Every year, I organize a help desk in my constituency office to help people prepare their income tax returns. We see people with very low incomes, many of whom receive social assistance or e...”

Ms. Julie Dabrusin (Toronto—Danforth, Lib.)

November 2nd
Hansard Link

Government Orders

“...ights into food insecurity across Canada. Last year's report recommended an increase in the working income tax benefit, as have the reports and plans of action of Dignity for All.

As part of our government's fall economic statement, we announced that the working income tax benefit would be increased. That tax benefit helps to offset the financial barriers faced by those joining or rejoining the workforce by supplementing the earnings of low-income workers. Starting in 2019, this benefit will be increased by an additional $500 million annually.

Our government's fall economic statement showed how much the economy has grown, with hundreds of thousands of new jobs being created and the lowest youth unemployment rate on record. It included important anti-poverty measures through the indexation of the Canada child benefit and an increase to the working income tax benefit. (1140)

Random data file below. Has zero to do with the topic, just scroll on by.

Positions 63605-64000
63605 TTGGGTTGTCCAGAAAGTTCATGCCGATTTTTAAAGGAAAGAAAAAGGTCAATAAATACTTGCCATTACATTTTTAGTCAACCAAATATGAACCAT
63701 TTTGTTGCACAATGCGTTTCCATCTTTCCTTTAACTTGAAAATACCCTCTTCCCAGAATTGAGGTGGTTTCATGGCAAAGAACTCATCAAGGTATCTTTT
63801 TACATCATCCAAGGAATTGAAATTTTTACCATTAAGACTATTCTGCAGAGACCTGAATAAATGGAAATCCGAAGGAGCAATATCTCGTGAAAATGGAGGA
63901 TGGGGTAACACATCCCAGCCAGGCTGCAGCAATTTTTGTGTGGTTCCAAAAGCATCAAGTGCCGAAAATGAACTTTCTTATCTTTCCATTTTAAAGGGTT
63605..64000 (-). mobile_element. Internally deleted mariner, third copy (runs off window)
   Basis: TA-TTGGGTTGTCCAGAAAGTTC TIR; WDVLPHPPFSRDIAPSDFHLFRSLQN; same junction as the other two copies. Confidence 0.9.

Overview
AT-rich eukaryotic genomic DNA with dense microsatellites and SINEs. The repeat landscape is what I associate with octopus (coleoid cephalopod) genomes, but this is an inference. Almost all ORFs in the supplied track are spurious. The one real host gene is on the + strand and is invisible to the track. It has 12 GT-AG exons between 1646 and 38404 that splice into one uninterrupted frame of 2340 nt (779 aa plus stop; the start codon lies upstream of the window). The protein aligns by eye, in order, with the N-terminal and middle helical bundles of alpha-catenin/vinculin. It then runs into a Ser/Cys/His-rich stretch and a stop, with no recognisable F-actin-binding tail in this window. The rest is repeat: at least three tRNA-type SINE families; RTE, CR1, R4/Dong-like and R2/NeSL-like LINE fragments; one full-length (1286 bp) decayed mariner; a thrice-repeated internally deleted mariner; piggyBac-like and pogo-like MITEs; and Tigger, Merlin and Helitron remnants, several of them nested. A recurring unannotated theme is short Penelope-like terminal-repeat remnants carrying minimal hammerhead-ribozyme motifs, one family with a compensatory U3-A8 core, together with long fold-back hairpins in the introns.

All of this good news is why I am happy to speak to our continued work to grow the economy and help provide opportunities to Canadians through the budget implementation act, Bill C-63.

I would like to focus on division 8 of the budget implementation act, which makes changes to the Canada Labour Code that would allow federal employees some greater flexibility in recognition of the family responsibilities that many of them must balance with their work.